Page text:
Churches Become River of Hope in Flint Water Crisis
FLINT, Mich. -- Clean water is a basic necessity that many Americans take for granted. For two years, the people of Flint, Michigan, have known what it's like to fear the faucet as they've faced an unprecedented water crisis.
With each sip, residents like Otelia Brank take a risk.
"I am afraid to drink water you know? So with the water I pray for it before I drink," she told CBN News.
The Blame Game
While people here take the gamble, politicians play the blame game for this humanitarian crisis.
"The Department of Environmental Quality assured us that Flint's water was safe. It wasn't. A water expert at the federal EPA tried to raise the alarm in February 2015 and he was silenced," Michigan Gov. Rick Snyder explained during a recent congressional hearing.
Until a few years ago the city of Flint actually got their water from the Detroit water supply. But in 2014, the city decided to use the Flint River to save money. It wasn't long after that residents started to complain about how the water tasted and smelled.
And then there were the reports of rashes. Also, in October 2014, the GM plant stopped using Flint water after it began corroding its car parts.
The mayor at the time said he was assured the water was safe. But the EPA pointed to resistance at state and local levels.
At the state level, accusations still continue against Gov. Snyder for ignoring warnings about high lead levels. Snyder said he trusted state officials who told him the water was fine.
Drinking Toxic Water
Meanwhile, residents saw a spike in Legionnaires disease, hair loss, and e-coli. All of this happened before people like Brank received official warnings about the toxic water.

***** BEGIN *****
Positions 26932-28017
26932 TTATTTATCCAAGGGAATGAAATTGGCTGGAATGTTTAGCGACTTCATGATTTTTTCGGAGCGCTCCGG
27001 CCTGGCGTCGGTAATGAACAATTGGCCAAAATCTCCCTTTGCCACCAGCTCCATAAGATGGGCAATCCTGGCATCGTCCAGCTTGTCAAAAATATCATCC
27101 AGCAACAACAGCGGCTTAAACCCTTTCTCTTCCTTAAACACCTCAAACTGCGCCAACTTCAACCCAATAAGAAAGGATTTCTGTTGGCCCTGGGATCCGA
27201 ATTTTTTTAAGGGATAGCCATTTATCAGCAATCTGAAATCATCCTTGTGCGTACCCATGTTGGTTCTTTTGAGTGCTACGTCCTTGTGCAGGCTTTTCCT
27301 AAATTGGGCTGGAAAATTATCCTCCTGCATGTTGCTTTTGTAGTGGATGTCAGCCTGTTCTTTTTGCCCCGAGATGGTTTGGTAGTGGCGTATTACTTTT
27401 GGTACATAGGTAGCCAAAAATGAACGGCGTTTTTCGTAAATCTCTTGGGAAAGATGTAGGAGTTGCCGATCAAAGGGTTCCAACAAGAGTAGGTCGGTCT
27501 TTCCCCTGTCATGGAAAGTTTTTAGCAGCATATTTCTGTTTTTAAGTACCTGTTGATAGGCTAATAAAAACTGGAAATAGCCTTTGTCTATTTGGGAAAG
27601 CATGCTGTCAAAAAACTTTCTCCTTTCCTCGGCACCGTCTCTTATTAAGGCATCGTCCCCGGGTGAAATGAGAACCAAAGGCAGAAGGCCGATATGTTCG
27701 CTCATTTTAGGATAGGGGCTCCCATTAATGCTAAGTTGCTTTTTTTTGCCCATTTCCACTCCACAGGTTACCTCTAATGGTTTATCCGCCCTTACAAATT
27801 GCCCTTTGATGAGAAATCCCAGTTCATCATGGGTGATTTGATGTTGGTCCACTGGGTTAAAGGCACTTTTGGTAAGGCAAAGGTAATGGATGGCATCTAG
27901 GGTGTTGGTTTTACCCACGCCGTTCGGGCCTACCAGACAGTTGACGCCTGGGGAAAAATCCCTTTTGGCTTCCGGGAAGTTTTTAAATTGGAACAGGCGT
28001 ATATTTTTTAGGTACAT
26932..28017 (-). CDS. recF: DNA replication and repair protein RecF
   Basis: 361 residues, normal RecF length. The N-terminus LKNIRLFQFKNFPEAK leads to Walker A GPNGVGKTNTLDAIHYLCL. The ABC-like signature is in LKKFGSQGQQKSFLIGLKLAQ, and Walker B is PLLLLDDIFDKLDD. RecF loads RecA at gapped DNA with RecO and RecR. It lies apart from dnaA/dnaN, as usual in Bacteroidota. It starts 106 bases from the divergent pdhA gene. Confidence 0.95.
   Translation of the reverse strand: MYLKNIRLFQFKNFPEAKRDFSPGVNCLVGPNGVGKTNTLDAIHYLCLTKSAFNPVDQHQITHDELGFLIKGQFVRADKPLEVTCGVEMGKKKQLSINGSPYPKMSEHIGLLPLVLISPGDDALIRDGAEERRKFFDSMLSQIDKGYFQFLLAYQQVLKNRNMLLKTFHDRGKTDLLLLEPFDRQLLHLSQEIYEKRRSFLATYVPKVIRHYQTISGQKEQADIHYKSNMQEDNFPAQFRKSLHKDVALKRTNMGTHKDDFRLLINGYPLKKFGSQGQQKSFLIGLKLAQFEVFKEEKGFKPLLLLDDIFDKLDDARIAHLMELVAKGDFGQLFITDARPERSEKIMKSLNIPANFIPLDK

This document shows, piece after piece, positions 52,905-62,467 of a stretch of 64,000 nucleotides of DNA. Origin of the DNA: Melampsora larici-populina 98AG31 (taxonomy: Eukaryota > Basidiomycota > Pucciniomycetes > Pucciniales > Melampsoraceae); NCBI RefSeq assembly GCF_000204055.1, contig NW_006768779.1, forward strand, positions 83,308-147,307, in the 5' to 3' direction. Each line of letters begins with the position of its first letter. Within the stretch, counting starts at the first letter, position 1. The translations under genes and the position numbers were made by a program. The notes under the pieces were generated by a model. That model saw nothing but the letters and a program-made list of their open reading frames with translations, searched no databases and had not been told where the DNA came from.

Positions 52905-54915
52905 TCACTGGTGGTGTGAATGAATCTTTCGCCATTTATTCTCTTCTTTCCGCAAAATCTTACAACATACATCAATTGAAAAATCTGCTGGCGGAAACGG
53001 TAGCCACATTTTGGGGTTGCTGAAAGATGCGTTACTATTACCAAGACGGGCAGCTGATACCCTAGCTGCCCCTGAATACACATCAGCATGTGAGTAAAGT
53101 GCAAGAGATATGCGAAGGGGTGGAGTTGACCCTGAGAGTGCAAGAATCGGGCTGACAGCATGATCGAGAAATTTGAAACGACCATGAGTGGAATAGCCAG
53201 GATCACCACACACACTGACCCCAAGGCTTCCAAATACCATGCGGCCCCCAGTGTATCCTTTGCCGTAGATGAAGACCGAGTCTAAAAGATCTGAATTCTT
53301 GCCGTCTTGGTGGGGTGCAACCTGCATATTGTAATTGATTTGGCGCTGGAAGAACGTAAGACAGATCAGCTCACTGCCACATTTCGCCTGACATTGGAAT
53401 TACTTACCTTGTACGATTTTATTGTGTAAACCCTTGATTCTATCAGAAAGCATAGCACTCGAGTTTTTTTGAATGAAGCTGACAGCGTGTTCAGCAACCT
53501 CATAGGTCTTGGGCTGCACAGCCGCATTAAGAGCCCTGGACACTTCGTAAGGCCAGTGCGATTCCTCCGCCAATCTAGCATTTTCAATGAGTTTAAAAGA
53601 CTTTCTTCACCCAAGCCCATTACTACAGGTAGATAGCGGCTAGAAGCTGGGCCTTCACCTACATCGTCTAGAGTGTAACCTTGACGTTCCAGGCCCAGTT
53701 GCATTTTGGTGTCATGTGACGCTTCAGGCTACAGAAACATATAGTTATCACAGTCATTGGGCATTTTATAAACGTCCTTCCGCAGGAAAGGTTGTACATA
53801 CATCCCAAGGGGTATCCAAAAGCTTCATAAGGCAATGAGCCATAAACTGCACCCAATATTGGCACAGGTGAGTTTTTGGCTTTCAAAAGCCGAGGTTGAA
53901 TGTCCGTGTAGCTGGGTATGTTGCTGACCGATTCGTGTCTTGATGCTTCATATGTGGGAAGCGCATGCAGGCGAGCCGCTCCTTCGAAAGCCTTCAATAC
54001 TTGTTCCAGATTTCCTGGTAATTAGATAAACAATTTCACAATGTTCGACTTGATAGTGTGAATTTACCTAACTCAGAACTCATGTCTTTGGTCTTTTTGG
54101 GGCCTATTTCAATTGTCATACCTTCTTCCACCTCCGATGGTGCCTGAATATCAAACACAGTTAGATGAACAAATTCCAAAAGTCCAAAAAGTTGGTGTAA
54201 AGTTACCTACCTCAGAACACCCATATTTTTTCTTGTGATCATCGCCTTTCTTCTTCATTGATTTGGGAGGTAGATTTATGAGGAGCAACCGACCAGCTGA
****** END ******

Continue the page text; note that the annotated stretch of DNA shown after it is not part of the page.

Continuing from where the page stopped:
With all the blame going around, the people of Flint are tired of words -- they need a solution.
"The smell is in the bathroom and the water from the faucet, it smells kind of like its wasted," Brank described.
Despite the smell, she said she still bathes in the water because she doesn't have another option.
Church Shines as 'River of Hope'
But like a stream in a desert, the church shines as a beacon of hope, donating water and other necessities by the truck load -- churches like El Shaddai Assembly of God, where Pastor Abe Garcia leads the way.
"We are a smaller church, but we always want to do stuff, we always want to reach out to our community. So we just starting devising a plan, praying and in January we wanted to become a water distribution center," Garcia explained.
That's exactly what they did. With 30 percent of Garcia's congregation directly affected by the toxic water, they got the ball rolling with a seed offering from the Latin Assemblies of God.
Then the help poured in.
"We got connected with Catholic Charities, which is located here in Flint as well and they have a great water distribution center going on there. They are doing awesome work. They are supplying a lot of the water we have here," Garcia said.
"We are also getting water from churches in Detroit. There's a church there, it's Eternal Rock, they are going to be bringing us water as well. We had a delivery two Saturdays ago from a church in Grand Rapids, a Hispanic church," he added.
Soon, Christians from around the country and of various denominations and backgrounds began helping those in need -- not only at El Shaddai but at churches throughout the city.
Distributing 'Living' Water
Despite the gloomy situation, Garcia said he's seizing the opportunity to distribute the most important water of all, the living water.
"The most important water you need is the water of life. Water that comes from Jesus. Jesus is that water. So we talked about the encounter of Jesus and the Samaritan woman. She came and she needed both types of water, most importantly the spiritual water but also she needed to draw water from the well," Garcia explained.
The work and love by the Flint churches is going a long way with residents like Brank. While back in Washington politicians look to place blame, she said her eyes are fixed on God and her heart full of thanks.
"It's a lot of hassle going out to get water," she said. "Thank God for this and what El Shaddai provides for."